For tourists visiting Bangkok in the near future, the situation remains virtually unchanged from my most recent updates. Bangkok airport is still unaffected by floods and roads into central Bangkok from Suvarnabhumi are dry. Most major tourists attractions, including the Grand Palace, Wat Phra Kaeo, Wat Pho and Wat Arun remain open and safe to visit.
Flooding in Thailand’s Central Provinces is Receding
There is good news for the central provinces located north of Bangkok with flood waters continuing to recede. With no more run-off from further north entering these provinces, work has commenced in a number of areas to re-open roads and begin the clean-up operation. Nakhon Sawan organised a ‘Big Cleaning Day’ over the weekend with residents joining together with municipal authorities. A similar Big Cleaning Day for Ayutthaya is scheduled for November 10. It could still be a number of weeks before the historic central area of Ayutthaya is fully opened to the public with officials and experts needing to assess and repair any damage to the ancient temples.
Flooding in Bangkok
For tourists, the advice is largely unchanged from my previous updates i.e. Bangkok is still open for business and there is no major impact on tourists. The Royal Irrigation Department have announced that the situation in Bangkok has stabilized and will not worsen with no more run-off from further north. However, they still have to drain away the existing floods in the Bangkok area and over the weekend some water flowed south into more locations on the northern outskirts of the city close to Chatuchak Weekend Market and the Mo Chit northern bus terminal. The bus terminal remains open and Chatuchak Market (or ‘JJ’ as locals call it) was also open at the weekend although many traders and shoppers stayed away. There are still differing views from flood experts with at least one school of thought suggesting that water could flow down to the Victory Monument area (at some stage within the next 10 days) before being channelled into Sansem Canal and drained away. Sansem Canal is located just to the north of Victory Monument. This is all conjecture, but if it does happen the predictions are that the water will be shallow (ankle-deep) and should not cause any major problems to transport in that area. Even for the experts it is difficult to predict because there is a complicated system of drainage channels, canals and sluice gates which are used to drain flood water away from the city. Added to that, the Thai government have clashed with the Bangkok Municipal Authority (BMA) about how this should be best achieved. In some communities, which have been flooded for weeks already, residents have taken matters into their own hands and forced open some sluice gates in a desperate attempt to relieve the flooding in their locality.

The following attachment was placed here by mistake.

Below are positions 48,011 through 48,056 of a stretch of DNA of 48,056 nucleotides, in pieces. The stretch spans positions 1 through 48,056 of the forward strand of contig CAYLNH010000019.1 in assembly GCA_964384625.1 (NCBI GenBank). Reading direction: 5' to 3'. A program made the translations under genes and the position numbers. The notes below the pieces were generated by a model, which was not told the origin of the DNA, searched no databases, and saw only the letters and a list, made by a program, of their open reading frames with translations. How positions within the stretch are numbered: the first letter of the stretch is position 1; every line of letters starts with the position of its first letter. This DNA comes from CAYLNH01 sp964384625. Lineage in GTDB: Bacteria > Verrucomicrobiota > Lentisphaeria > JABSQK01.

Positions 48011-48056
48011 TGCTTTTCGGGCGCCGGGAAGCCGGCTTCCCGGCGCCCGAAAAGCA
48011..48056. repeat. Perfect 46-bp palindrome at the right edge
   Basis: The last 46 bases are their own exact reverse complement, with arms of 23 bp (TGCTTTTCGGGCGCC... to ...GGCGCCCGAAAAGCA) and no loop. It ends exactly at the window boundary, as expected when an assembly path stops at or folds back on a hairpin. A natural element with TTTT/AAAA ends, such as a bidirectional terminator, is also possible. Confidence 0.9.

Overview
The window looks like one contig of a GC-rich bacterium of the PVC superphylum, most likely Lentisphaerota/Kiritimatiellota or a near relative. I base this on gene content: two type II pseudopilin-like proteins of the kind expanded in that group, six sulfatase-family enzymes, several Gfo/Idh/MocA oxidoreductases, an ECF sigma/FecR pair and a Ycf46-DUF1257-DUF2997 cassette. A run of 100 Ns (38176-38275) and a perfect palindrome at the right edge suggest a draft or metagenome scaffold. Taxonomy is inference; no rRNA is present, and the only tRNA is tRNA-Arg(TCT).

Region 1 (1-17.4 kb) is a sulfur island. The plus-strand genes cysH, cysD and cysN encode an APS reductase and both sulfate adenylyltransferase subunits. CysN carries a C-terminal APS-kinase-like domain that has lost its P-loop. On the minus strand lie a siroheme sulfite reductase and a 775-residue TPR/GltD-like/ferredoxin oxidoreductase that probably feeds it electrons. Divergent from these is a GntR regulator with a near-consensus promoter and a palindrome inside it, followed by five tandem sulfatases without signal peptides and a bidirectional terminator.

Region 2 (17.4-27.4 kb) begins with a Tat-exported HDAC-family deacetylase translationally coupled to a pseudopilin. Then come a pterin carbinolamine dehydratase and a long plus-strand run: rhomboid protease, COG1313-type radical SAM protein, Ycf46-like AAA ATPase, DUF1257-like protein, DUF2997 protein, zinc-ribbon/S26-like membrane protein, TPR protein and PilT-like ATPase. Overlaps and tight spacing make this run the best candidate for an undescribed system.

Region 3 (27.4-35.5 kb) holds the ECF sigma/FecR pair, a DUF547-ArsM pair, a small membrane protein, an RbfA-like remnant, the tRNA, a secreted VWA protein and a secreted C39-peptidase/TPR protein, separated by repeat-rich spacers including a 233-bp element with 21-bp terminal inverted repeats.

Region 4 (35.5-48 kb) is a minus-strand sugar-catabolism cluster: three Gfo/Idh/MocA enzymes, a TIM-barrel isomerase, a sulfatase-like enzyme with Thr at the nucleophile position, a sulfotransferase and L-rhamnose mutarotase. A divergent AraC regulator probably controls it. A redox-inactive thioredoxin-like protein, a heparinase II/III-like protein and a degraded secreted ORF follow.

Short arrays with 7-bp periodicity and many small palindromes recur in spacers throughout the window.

Whilst the situation remains desperate for many residents in outer districts of Bangkok, the same is not true for tourists with life in central Bangkok continuing more or less as normal. All hotels along the river are open although occupancy rates in the most popular riverside hotels are reported to be low. Hotels and guest-houses located in Sukhumvit, Silom, Khao San Road, Sathorn etc. continue to be unaffected by the floods and, as previously mentioned, major tourist attractions remain open.
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